I believe that prayer is strong. It is. But I always had that back thought in my mind, there was this doubt. A doubt that prayer is only a tool for talking to God but not for healing. I was so wrong. Prayer is powerful. After the lunch-time checkpoint, I slept a full 40 minutes inside the car (Thank you Jasmine!) and felt peace and anxiety leaving me. I was the weird me again.
“People’s smiles and laughter are precious warmth. Seek to preserve them.”
Lastly, I remembered why I started and enjoyed taking photographs in the first place. To spread laughter and joy. I love making people and seeing people smile. It just gives me so much joy and my heart is filled with abounding happiness.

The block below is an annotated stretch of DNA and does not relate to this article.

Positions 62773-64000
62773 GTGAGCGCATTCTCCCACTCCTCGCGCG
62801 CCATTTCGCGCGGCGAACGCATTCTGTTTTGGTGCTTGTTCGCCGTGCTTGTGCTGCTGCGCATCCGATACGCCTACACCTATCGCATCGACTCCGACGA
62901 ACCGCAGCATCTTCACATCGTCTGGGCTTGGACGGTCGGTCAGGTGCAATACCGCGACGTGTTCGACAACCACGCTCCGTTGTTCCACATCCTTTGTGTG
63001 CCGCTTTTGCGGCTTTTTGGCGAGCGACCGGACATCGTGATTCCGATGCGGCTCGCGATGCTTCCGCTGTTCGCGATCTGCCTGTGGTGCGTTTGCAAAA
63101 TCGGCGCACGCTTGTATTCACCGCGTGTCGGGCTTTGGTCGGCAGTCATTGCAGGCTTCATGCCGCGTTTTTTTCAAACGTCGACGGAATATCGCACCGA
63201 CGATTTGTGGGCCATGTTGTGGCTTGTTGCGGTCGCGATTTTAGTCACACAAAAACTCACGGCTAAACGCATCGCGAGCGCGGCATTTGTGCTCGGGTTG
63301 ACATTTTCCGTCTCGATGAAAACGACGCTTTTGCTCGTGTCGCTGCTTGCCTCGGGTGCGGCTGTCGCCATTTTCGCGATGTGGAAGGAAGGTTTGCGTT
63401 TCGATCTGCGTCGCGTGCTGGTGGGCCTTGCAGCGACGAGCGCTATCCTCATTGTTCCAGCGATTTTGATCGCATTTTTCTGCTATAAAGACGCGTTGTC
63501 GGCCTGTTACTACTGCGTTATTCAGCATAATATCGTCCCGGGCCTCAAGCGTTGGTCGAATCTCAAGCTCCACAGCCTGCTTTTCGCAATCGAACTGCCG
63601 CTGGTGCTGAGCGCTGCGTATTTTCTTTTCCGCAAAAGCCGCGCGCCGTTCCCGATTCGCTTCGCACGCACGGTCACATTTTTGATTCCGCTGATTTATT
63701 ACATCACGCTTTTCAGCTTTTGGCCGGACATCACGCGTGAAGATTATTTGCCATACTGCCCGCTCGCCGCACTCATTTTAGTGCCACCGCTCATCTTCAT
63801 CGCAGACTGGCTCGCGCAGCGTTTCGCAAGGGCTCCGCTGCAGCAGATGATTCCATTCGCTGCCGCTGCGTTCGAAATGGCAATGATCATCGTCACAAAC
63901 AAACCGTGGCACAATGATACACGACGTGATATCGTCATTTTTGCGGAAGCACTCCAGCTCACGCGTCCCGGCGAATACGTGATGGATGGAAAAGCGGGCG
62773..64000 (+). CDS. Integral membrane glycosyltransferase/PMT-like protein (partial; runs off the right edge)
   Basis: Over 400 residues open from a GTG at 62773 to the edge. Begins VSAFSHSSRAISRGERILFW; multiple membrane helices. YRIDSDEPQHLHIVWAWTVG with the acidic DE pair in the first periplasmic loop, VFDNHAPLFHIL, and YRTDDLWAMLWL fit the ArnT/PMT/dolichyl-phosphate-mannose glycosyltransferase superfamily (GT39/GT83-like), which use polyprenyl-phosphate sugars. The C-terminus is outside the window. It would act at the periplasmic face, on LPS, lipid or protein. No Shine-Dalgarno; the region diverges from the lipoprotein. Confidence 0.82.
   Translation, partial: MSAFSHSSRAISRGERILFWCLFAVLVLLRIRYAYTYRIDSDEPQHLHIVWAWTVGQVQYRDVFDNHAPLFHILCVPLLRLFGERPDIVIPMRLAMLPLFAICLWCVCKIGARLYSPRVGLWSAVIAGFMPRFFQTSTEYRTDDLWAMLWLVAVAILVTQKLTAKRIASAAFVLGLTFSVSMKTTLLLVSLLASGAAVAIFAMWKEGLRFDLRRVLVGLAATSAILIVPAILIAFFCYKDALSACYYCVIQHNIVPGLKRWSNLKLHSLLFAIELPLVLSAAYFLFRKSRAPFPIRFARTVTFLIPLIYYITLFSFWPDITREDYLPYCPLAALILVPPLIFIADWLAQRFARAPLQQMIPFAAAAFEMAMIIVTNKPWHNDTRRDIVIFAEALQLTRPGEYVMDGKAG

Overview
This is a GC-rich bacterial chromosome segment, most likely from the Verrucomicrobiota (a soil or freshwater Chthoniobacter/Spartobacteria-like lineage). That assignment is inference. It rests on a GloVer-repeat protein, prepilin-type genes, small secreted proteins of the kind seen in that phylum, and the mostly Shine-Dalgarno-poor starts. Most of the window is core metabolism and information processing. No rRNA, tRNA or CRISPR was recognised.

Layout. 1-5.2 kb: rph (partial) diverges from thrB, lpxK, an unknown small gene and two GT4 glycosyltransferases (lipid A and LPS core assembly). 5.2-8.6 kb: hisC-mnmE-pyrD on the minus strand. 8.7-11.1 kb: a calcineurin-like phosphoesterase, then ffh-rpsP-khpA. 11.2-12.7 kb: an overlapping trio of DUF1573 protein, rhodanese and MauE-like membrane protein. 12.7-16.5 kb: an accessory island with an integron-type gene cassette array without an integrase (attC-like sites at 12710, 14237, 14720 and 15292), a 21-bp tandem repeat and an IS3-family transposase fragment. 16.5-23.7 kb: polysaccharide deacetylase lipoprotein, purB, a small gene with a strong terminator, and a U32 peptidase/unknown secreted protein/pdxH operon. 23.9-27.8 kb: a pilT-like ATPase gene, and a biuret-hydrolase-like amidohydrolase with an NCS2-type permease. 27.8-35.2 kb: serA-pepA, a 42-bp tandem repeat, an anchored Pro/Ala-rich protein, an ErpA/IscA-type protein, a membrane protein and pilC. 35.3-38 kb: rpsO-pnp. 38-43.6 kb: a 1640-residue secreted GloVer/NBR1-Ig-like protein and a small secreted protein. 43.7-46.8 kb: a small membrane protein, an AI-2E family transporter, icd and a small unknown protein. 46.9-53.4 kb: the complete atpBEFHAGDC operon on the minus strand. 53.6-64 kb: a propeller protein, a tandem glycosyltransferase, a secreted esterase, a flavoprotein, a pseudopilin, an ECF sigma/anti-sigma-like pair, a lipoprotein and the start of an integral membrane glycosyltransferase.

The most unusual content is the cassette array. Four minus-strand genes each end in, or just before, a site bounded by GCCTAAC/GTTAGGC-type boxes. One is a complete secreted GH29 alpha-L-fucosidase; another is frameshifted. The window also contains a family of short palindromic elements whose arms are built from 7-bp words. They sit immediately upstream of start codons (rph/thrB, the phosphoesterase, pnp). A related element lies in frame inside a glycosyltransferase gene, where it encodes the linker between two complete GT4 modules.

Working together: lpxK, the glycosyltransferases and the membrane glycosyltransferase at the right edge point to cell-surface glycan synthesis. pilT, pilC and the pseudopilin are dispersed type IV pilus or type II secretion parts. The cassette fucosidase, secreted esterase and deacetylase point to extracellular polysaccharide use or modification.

The riders still laughing even when they’re crying. Smiling for the pictures and cheering on even when I know and feel the pain in their faces but triumphant at the same time. I was looking at all the pictures I took yesterday and today, and it made my heart burst. It was swollen not with pride but with a full feeling of blessedness. I got to meet so much people that were kind and giving, warm and generous about everything. Staying strong and comforting others. I was reminded how wonderful people can be.
“The heart was made to love and not hate. To bring joy and peace.”
And up until that last moment, I sensed God protecting each and every one as they rode their bikes. Giving strength, endurance and patience to those in the support crew.